I guess this was apparent a while ago, but now it is mathematically in the books: the Marlins have been eliminated from the National League East division race. And in the wild card standings, Florida is as far out as you can imagine. Without the dismal months of June and August, though, they would still be right in the thick of playoff talk.
April was a great month for the Fish, they started the year 12-6, matching the best 18-game start in franchise history. The team finished the month 16-9, just 1.5 games out of first place. April was full of highlights for the team: Josh Johnson looked like the NL Cy Young winner, Anibal Sanchez had an 8 inning no-hitter that turned into a complete game one-hitter (Sanchez and Johnson made their presence known in my no-hit bid log), and Edwin Rodriguez looked like the Miami Marlins’ 2012 manager.
Just as powerful as April was the month of May, in which the team went 15-13, and stayed right behind Philadelphia in the division race. Two games back in the NL East, Florida looked to have momentum moving into June. I saw the team sweep the Nationals in D.C., and thought they might be a World Series team. But with two months under their belt, the Fish got tired…tired of swimming in their football stadium and…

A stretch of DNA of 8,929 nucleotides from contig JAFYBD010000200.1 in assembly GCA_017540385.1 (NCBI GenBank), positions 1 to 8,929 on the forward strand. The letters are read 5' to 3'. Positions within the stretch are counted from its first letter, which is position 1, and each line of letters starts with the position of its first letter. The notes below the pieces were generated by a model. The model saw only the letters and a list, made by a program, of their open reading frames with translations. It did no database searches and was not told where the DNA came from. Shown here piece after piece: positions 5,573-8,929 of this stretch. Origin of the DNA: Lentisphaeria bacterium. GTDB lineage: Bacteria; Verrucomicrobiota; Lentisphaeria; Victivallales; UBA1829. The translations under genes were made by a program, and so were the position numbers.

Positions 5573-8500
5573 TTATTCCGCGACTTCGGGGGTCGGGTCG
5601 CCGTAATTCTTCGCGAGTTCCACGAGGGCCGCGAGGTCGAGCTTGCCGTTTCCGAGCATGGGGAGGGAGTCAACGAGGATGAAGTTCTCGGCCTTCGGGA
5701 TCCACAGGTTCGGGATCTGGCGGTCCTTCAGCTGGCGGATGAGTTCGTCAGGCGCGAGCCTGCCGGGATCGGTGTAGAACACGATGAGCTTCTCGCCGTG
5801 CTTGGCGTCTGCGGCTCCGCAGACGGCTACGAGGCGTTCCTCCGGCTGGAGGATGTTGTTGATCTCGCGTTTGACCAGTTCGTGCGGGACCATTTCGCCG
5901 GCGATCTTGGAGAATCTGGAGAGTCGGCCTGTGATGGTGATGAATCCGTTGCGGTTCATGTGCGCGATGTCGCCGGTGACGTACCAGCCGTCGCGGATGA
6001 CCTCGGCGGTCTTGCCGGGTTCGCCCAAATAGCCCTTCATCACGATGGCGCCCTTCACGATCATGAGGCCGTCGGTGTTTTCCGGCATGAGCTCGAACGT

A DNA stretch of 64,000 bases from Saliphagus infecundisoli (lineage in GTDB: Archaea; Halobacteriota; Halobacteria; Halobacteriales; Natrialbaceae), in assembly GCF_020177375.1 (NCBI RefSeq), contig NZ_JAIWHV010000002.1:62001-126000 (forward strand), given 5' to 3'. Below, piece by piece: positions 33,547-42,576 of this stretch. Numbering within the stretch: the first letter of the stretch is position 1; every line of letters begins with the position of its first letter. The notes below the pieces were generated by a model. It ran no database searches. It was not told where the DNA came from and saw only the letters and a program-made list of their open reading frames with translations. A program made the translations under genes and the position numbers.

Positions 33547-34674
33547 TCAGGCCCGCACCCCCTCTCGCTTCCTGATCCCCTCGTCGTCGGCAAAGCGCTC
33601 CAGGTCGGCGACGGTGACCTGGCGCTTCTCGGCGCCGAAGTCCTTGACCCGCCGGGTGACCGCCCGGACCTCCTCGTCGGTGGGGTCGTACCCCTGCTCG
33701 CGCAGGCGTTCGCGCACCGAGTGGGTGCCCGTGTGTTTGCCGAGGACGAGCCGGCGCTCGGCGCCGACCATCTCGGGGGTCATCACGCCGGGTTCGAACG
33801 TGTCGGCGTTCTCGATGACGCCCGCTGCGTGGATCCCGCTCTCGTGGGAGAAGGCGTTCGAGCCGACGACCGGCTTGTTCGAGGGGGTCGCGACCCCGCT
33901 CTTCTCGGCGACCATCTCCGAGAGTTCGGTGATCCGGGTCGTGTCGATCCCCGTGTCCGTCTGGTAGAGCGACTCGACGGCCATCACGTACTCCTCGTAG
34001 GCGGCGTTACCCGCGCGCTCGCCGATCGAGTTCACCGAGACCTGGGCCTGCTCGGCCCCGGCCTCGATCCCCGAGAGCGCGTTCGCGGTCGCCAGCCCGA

The Fish went 5-23 in June. That was the story. Edwin Rodriguez resigned, and 80 year-old Jack McKeon took over as manager. The Marlins played a home series in Seattle (which may have actually been a more comfortable stadium for the team to play in), and the only bright spot was Mike Stanton. If you ever go to a Marlins game, don’t miss a Mike Stanton at-bat because you never know when he will unload on a 450-foot home run.
July was surprisingly decent for Florida despite it coming off the worst month in the team’s history. The Marlins finished July just two games under .500 after going 17-10 in the month. Leo Nunez reached 30 saves on the last day of the month. On the same day, Emilio Bonifacio hit his second home run of the year; it was just the second time he had ever hit a ball out of a major league park.
But August brought back memories of June for the Marlins. They went 7-20 on the month. Again, Mike Stanton got the Marlins in the news somewhat frequently, but instability in the pitching rotation and starting lineup plagued the Fish. Once the league leader, Leo Nunez had just 3 saves in August.
If the baseball season consisted of just April, May, and July, the Marlins would be 16 games above .500 at 48-32. But the 162-game season requires each team to play every out of every game, and the Marlins just didn’t have it this year.
Now that it is established that Florida will not win the NL East for the 19th straight year, and barring an absolute miracle will not make the playoffs, they are now the Miami Marlins to me. A fresh start, a fresh stadium, a fresh name, and a fresh manager are what this team needs to get off the ground with their core group of players. If the Miami Marlins are smart this offseason, they can certainly be in the thick of the playoff race this time next year.